Transportation Projects

The City of Brevard works on various transportation projects, many of which are done in coordination with the N.C. Department of Transportation, each year. Search below to find out more about some of the current high-profile projects.

Current Projects



The N C. Department of Transportation is building a new street called the "Davidson River Village (DRV) Connector" in the Pisgah Forest area. This new road will connect Asheville Highway (US 276/64) and Hendersonville Highway (US 64), a distance of approximately 0.8 miles. The purpose of this project is to provide a new connector from US 276/64 to US 64 as an access point for the Davidson River Village Project on the site of the old Ecusta plant.

Construction will include a roundabout at Ecusta Road and two bridges on the Hendersonville Highway end of the project across the Davidson River. The City has been working with NCDOT to design enhancements to the roundabout on Asheville Highway as a part of the City’s Asheville Highway corridor visioning project.

A donation of right of way on the Davidson River Village property decreased the project costs by approximately $900,000.


  • August 2012: Feasibility study
  • February 2016: Letting date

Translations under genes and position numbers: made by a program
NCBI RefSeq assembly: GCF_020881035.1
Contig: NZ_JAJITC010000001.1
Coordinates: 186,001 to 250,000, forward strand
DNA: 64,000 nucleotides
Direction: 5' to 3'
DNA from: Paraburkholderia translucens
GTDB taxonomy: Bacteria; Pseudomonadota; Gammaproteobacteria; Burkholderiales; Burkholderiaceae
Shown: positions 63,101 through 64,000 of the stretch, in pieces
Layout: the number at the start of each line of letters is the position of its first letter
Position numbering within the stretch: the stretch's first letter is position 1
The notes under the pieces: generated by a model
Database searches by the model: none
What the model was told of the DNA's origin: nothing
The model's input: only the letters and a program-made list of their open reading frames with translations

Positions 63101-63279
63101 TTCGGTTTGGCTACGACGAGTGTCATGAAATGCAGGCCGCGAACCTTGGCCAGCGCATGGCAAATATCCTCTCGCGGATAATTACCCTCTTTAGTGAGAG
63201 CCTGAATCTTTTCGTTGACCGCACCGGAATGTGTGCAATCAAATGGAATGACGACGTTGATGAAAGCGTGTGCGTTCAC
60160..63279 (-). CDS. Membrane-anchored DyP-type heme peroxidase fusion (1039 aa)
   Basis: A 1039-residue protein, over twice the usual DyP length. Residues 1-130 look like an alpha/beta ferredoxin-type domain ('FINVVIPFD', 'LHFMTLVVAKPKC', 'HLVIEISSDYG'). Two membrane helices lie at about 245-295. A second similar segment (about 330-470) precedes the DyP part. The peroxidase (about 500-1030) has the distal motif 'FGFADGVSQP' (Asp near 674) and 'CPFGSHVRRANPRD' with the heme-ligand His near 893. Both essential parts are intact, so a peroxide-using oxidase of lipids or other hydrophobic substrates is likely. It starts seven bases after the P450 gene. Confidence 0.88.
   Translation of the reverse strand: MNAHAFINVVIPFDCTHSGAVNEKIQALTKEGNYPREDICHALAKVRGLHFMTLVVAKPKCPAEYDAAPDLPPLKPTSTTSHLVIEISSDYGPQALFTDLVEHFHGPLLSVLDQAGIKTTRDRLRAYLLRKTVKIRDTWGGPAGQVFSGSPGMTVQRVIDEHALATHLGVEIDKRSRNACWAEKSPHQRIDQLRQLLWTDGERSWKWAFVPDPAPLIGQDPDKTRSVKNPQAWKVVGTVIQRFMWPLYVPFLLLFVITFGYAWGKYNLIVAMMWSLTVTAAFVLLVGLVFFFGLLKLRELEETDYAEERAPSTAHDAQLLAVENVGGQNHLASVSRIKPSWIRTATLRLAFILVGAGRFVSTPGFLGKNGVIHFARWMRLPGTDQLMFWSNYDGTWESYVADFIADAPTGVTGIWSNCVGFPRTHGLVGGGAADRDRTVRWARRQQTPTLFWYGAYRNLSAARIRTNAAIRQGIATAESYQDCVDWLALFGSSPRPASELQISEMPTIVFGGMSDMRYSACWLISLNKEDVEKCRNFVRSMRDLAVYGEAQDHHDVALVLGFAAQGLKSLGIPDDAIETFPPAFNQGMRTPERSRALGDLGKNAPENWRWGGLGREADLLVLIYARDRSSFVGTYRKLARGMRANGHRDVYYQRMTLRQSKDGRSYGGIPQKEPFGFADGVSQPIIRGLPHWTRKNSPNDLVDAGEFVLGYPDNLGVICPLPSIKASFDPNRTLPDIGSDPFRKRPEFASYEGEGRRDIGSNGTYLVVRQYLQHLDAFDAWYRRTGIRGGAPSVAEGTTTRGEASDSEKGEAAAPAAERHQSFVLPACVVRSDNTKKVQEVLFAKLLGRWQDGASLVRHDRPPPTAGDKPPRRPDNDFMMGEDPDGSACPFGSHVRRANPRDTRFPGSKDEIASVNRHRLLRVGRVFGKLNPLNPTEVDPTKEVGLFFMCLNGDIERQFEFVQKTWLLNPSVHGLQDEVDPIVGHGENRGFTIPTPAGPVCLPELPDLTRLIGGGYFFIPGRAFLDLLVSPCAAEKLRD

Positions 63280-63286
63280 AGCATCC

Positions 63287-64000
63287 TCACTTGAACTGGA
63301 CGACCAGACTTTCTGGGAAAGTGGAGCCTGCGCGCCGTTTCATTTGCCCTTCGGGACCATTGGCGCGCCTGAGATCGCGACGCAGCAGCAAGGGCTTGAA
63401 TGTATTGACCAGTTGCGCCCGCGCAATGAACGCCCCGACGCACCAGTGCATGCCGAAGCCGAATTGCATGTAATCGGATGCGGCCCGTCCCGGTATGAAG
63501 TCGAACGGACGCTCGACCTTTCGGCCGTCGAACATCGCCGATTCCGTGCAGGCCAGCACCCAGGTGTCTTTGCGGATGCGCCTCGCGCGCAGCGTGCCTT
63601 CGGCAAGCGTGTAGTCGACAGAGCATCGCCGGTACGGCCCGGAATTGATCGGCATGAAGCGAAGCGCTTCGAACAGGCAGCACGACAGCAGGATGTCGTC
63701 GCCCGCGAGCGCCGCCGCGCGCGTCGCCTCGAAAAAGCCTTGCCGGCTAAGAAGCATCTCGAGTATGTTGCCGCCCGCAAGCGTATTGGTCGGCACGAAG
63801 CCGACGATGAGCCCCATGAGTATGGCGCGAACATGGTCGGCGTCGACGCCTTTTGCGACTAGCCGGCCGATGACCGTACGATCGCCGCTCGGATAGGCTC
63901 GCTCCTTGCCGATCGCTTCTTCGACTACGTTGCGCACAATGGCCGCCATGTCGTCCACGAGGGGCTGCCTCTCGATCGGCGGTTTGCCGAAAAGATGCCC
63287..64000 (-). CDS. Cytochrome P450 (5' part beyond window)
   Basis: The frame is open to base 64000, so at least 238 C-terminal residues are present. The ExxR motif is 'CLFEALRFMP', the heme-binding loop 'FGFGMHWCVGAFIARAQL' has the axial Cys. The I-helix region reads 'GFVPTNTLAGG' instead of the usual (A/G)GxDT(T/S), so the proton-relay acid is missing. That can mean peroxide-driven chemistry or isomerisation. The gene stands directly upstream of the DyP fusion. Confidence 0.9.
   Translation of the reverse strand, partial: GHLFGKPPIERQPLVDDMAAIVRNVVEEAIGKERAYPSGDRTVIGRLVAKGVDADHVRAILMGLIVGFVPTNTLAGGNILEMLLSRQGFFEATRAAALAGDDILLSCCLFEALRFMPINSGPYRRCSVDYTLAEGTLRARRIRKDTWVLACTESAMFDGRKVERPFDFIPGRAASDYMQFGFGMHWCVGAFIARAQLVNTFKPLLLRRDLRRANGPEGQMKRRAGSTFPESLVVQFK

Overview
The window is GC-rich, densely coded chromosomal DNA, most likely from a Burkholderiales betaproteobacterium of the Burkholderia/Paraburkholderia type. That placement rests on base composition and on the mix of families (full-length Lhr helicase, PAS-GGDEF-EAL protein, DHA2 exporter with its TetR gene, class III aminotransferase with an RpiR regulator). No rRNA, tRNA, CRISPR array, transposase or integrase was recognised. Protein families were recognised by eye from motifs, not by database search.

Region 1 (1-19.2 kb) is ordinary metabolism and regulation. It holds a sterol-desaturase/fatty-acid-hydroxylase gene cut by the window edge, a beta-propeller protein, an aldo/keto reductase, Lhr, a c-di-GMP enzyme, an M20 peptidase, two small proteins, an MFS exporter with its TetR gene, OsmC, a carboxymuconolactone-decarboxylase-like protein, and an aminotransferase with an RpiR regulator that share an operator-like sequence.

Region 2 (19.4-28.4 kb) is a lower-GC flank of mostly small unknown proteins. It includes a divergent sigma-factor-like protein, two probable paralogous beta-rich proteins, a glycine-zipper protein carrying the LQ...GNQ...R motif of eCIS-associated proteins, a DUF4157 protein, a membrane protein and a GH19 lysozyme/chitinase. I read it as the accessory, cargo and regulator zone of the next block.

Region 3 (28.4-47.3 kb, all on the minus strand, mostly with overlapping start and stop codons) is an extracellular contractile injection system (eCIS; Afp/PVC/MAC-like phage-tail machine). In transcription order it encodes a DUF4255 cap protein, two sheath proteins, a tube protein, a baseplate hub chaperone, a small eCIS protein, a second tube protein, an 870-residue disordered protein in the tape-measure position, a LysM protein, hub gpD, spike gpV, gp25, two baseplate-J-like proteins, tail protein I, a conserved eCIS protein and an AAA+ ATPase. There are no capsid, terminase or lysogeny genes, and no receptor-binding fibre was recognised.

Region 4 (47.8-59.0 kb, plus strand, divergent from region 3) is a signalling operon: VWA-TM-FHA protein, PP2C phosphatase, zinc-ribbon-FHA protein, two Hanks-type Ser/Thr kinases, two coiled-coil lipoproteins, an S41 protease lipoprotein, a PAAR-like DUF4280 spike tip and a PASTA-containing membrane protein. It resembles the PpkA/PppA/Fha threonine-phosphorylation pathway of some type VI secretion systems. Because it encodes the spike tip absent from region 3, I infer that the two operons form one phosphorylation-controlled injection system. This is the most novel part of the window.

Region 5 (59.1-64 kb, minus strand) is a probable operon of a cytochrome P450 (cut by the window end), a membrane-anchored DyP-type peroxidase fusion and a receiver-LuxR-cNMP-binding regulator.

• April 2016: Work began

Construction Progress

As of July 2020: 89% complete

Asheville Highway Roundabout

The City is working with NCDOT to install "betterments" in the roundabout where the new road will connect with Asheville Highway. Details of these designs were presented to City Council in July.

Davidson River Village Connector New Road Alignment Map

Future Projects

Transportation Plans


The Caldwell Street widening project was the final phase in an overall traffic project called the "unbalanced couplet" in downtown Brevard. This concept creates two southbound lanes and one northbound lane on Caldwell Street and two northbound lanes and one southbound lane on Broad Street.

Improvements to Caldwell Street were identified in the 1998 Brevard Thoroughfare Plan when NCDOT conducted traffic studies in the community and identified several issues along Broad and Caldwell streets - specifically congestion, a high number of accidents and narrow pavement widths.

The Brevard Thoroughfare Plan, as well as several other subsequent plans, recommended the unbalanced couplet, which was developed in response to NCDOT’s suggestion to convert Broad and Caldwell streets into a pair of one-way streets to serve the current and future needs of traffic volume on U.S. 64.

The value of two-way streets has been identified as critical to the economic vitality of downtown business environments, and the city was not receptive to the idea of these major highways becoming one-way streets.

The unbalanced couplet allows NCDOT to provide progressive traffic signal one-way flow both eastbound (Broad Street) and westbound (Caldwell Street), while providing for one contra-flow travel lane to preserve critical access to downtown businesses.